South Africa’s President Jacob Zuma Cleared Of Charges While Prosecutor Set To Challenge Ruling

In 2009, President Jacob Zuma was charged with 783 different charges, many of those related to corruption. Those charges were later dropped, and Zuma denied all the charges. Last month, a high court judge in South Africa said that the decision in Zuma’s case was irrational. A commission led by another judge said that there was no evidence to show that Zuma had been involved in an arms deal worth billions of dollars that took place in 1999.

BBC News reported that the Democratic Alliance, one of the opposition parties to the ruling African National Congress (ANC), brought a case against President Zuma for the corruption charges after Judge Aubrey Ledwaba said that the National Prosecuting Authority should consider reopening the case.

National Prosecuting Authority Prosecutor Shaun Abrahams said he saw no reason to reinstate the charges against Zuma because he believed that he had done his job and that no one had influenced his decisions. The Democratic Alliance accused Abrahams of being too close to South Africa’s president and that the appeal was simply a stalling tactic.

Judge Ledwaba said that the previous prosecutor discontinued the investigation because he found himself under pressure after tapes by officials discussing the timing of the case suggested political interference in the investigation.

“Considering the situation in which he found himself, Mr Mpshe ignored the importance of the oath of office which commanded him to act independently and without fear and favour. Mr Zuma should face the charges as outlined in the indictment.”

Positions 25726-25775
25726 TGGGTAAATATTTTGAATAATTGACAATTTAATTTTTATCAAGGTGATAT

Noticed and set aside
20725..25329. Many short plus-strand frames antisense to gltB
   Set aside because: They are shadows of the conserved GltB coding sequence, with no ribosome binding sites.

As previously reported by the Inquisitr, the ruling party of South Africa, the African National Congress, is losing support. Since assuming power in 1994 after the end of apartheid, whites in the country have been slated for genocide while farm murders have increased.

The departure of the Gupta family only compounded the problems President Zuma faces, as the Guptas were accused of using cabinet positions to award political cronies. Zuma’s close ties to the Gupta family have led many to believe that this is just one more scandal the South African president is involved in. White millionaires in South Africa have continued to depart the country because of safety and security issues.

The International Business Times said that the charges President Zuma originally faced were from 2009, where they had been subsequently dropped. The judge said that not only was the decision irrational, but it didn’t follow correct procedure. Chief prosecutor Shaun Abrahams said that he was appealing the decision by the court, which cleared Zuma of all charges, and the Democratic Alliance said that it was a decision that would deny the president his day in court. The Democrat Alliance originally brought the charges against Zuma.

The problem began in 1999 with an arms deal that South Africa was involved in to rebuild its military after the end of apartheid. In 2005, Zuma was dismissed as deputy president while his former financial adviser, Schabir Shaik, was convicted of corruption in the original case related to the arms deal.

The scandal continued in 2009 when Zuma ran for president of South Africa. The so-called “spy tapes” emerged, which were recordings of phone conversations, and the indictment was once again quashed by the prosecutor at the time.

As the economy of South Africa has continued to sink, murder and genocide have increased, and Zuma and the African National Congress have failed to keep their promises to reform the country after apartheid, the president has been asked to step down. He was nearly impeached in April when he failed to pay back $19 million in state funds he used to renovate one of his homes.

[Photo by Spencer Platt/Getty Images]